Despite a recent CNN poll showing 51 per cent of respondents were in favour of the US Senate ousting Mr Trump, the requirements for removal skew heavily in the president’s favour.
How could Trump be removed?
Two-thirds of the Senate (67 members) must vote in favour of removing the president from office at the end of the impeachment trial. Currently, the Senate is comprised of 53 Republicans and 45 Democrats, which means at least 20 Republican senators would have to vote in favour of removing Mr Trump.
The two remaining senators are both independents, Vermont Senator Bernie Sanders and Maine Senator Angus S King Jr, and both caucus with the Democratic party.
Will that happen?
No Republican members of the Senate have given any indication they intend to vote in favour of Mr Trump’s removal from office, so regardless of the information brought to light during the trial, Mr Trump’s role is almost assured.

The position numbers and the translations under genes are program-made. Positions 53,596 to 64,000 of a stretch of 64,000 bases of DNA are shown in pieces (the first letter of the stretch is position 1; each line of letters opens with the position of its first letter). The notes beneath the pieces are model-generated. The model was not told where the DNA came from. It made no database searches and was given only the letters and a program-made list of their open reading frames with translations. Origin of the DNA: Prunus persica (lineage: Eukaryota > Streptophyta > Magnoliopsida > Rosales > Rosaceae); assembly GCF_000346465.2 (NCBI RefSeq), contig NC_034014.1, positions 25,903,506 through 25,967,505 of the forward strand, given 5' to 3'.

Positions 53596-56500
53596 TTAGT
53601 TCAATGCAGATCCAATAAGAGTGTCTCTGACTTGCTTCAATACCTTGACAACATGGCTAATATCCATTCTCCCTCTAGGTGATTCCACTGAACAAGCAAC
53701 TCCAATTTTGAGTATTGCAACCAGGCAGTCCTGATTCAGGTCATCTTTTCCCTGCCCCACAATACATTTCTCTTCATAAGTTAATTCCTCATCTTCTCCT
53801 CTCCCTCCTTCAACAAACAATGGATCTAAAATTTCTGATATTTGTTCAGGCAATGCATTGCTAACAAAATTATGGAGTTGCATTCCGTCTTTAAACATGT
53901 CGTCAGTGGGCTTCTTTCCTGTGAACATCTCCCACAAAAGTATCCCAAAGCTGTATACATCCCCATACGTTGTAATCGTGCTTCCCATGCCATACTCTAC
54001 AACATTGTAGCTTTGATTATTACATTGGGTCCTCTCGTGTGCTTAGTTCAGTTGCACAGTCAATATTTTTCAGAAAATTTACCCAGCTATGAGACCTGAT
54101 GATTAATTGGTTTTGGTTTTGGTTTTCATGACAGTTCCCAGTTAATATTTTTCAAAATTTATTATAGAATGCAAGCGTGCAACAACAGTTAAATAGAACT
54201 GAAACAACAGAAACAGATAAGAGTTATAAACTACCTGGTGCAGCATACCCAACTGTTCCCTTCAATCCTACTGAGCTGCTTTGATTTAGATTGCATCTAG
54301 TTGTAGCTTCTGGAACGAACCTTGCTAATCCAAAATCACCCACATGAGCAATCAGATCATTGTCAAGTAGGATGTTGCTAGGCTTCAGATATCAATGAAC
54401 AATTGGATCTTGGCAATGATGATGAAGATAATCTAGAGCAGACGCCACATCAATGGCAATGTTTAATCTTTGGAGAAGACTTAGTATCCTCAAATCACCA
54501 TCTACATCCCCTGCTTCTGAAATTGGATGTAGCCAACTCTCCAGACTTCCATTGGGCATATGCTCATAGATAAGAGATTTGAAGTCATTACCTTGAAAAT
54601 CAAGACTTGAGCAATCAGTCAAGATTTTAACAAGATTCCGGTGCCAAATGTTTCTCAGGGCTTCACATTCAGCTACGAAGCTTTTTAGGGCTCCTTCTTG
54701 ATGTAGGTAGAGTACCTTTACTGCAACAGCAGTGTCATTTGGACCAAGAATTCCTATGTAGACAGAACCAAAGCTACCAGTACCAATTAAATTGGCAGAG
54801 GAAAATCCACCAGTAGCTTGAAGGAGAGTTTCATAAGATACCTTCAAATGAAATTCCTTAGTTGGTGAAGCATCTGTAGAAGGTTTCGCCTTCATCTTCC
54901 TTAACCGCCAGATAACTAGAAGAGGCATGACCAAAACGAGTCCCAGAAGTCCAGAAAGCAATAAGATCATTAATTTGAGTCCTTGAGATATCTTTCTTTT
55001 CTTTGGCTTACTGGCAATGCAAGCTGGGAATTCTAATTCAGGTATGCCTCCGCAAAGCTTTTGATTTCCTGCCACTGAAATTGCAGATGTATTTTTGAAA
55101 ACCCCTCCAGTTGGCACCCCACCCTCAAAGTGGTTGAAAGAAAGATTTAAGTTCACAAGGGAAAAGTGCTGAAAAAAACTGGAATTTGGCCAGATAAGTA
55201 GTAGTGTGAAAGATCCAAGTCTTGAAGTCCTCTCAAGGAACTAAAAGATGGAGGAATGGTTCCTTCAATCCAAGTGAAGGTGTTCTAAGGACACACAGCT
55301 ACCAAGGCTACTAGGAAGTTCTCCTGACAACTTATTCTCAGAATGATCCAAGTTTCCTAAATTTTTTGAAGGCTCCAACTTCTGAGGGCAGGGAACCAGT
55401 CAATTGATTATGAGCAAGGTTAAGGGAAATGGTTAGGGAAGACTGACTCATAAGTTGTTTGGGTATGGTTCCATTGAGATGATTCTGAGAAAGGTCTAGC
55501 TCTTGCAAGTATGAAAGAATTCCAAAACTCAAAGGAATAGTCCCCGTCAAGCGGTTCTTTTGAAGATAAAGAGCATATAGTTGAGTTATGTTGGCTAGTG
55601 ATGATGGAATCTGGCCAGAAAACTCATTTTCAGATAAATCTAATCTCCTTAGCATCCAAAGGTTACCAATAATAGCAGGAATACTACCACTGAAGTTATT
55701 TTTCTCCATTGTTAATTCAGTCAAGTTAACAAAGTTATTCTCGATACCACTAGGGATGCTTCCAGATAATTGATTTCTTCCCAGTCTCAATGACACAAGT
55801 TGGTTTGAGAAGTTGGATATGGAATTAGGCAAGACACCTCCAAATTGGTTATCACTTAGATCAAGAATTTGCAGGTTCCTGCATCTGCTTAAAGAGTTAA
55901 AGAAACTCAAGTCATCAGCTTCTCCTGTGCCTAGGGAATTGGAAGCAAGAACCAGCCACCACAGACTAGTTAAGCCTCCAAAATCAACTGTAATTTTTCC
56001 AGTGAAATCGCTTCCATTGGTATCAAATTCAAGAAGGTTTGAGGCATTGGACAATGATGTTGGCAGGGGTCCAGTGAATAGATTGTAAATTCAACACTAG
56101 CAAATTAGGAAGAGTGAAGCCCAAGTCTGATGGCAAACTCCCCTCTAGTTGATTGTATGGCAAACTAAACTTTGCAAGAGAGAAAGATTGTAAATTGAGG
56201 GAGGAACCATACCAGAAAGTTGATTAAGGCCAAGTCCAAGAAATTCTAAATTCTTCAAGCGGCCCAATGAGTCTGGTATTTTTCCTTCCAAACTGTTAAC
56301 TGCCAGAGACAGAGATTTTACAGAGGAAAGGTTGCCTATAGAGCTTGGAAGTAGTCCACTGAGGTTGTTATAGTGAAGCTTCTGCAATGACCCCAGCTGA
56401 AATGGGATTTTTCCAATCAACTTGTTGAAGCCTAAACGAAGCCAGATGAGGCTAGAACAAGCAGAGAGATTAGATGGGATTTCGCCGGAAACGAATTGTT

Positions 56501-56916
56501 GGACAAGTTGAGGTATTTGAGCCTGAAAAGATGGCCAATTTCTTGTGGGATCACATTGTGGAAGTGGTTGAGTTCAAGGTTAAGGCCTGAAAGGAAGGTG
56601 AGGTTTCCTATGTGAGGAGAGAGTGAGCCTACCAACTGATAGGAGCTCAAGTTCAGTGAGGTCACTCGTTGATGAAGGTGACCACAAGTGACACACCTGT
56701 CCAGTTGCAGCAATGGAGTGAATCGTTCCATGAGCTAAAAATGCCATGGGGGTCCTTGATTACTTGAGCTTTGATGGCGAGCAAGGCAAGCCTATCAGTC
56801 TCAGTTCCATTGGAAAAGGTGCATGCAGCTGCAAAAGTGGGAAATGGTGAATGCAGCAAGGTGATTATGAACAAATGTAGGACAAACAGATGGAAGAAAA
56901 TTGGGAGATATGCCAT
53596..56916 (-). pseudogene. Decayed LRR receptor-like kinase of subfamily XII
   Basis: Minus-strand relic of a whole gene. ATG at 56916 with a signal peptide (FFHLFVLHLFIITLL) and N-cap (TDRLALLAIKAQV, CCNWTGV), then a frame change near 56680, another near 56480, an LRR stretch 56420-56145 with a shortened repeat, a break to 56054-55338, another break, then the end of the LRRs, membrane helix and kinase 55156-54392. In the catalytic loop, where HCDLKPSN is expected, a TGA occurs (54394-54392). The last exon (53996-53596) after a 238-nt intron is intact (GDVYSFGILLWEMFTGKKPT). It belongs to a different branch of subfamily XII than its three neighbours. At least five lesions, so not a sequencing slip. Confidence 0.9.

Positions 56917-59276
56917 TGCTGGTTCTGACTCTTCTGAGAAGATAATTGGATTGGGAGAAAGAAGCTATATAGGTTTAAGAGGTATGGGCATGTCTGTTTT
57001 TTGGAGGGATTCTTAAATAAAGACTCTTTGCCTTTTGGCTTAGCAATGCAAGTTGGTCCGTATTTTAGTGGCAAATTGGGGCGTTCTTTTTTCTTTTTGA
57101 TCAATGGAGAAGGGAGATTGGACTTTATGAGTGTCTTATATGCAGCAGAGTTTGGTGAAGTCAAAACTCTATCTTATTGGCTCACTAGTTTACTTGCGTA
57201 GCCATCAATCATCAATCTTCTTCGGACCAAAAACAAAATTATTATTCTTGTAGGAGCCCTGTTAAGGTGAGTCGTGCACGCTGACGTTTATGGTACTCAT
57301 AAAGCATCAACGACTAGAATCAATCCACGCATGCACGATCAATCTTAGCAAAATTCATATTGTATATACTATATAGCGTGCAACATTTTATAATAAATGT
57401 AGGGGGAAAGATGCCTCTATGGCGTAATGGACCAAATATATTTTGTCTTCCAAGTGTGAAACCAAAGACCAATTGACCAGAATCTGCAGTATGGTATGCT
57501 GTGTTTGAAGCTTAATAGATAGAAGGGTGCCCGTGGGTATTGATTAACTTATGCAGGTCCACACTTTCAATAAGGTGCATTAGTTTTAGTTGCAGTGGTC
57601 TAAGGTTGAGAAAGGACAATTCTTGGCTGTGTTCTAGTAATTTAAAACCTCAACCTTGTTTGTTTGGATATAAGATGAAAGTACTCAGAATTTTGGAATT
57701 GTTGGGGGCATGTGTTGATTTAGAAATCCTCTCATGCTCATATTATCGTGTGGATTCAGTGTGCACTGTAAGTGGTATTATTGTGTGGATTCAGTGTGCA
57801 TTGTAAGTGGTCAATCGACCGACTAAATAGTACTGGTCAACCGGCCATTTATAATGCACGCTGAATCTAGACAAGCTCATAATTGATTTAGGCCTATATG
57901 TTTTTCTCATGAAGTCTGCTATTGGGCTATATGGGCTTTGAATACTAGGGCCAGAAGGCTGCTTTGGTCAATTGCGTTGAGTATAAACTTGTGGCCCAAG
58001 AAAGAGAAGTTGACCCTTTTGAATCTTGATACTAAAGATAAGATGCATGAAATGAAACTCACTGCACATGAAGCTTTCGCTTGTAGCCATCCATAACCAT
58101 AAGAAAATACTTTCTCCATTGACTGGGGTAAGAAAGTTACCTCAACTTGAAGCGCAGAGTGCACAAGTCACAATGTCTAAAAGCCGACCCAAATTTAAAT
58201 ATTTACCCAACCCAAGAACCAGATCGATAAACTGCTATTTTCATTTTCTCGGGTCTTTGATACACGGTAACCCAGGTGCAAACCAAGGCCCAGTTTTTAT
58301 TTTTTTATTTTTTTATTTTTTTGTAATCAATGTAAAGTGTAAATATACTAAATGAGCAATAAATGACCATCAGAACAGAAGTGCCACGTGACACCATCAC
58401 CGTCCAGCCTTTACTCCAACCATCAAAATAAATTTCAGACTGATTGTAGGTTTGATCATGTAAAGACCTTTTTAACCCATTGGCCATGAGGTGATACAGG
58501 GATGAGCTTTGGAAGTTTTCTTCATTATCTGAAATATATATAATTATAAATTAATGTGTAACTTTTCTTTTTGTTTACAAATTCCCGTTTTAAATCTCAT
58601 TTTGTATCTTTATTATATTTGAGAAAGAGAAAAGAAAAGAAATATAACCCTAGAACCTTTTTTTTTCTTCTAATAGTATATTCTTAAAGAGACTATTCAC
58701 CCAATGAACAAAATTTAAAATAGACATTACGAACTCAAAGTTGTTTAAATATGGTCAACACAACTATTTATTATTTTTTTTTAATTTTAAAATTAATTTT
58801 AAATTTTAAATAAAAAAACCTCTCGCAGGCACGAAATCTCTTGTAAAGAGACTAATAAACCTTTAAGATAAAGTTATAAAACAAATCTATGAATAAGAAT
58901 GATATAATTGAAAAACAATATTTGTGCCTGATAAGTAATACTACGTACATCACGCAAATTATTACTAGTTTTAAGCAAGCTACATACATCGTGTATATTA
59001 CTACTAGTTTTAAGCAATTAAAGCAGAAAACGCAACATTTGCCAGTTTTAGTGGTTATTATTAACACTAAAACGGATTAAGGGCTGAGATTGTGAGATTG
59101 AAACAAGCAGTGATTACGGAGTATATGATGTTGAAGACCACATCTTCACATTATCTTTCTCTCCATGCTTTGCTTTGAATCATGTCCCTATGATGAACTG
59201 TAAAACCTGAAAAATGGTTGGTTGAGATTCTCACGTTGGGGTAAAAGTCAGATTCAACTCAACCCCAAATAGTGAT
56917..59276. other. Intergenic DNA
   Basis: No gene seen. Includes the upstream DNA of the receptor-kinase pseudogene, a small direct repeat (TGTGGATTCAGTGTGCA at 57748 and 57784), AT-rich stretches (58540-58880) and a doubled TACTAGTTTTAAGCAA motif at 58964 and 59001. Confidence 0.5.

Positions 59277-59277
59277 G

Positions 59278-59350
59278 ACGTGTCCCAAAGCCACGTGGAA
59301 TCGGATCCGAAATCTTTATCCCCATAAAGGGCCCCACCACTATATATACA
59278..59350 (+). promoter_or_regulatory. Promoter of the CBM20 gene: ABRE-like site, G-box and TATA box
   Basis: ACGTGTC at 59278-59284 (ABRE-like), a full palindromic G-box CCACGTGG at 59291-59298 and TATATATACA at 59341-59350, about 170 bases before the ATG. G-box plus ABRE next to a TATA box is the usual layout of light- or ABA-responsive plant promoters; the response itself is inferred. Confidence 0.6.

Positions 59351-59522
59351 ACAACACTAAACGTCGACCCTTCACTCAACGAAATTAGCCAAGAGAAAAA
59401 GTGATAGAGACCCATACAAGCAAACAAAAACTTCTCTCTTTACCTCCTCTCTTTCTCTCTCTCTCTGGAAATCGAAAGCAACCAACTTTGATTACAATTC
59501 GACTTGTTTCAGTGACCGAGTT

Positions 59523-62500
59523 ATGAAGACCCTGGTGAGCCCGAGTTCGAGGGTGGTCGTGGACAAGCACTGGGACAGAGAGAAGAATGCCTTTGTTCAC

Aside from Mr Trump, only two other US presidents have faced possible removal from office as a result of impeachment; Andrew Johnson in 1868 and Bill Clinton in 1998. Neither were removed from office. Mr Johnson narrowly avoided removal thanks to Kansas Senator Edmond Ross’s vote against his party. Mr Clinton was spared from removal by more than 20 votes on both articles of impeachment brought against him.
With the question of removal mostly a non-issue, what remains to be seen is whether the Senate trial will be quick or be dragged out.
Although a longer trial would allow for more detailed witness testimony and give senators more time to consider evidence presented by the House impeachment managers — which is something Senate Minority Leader Chuck Schumer wants — a drawn out trial could hurt the presidential campaigns of the four Democratic senators competing to run against Mr Trump in the 2020 general election.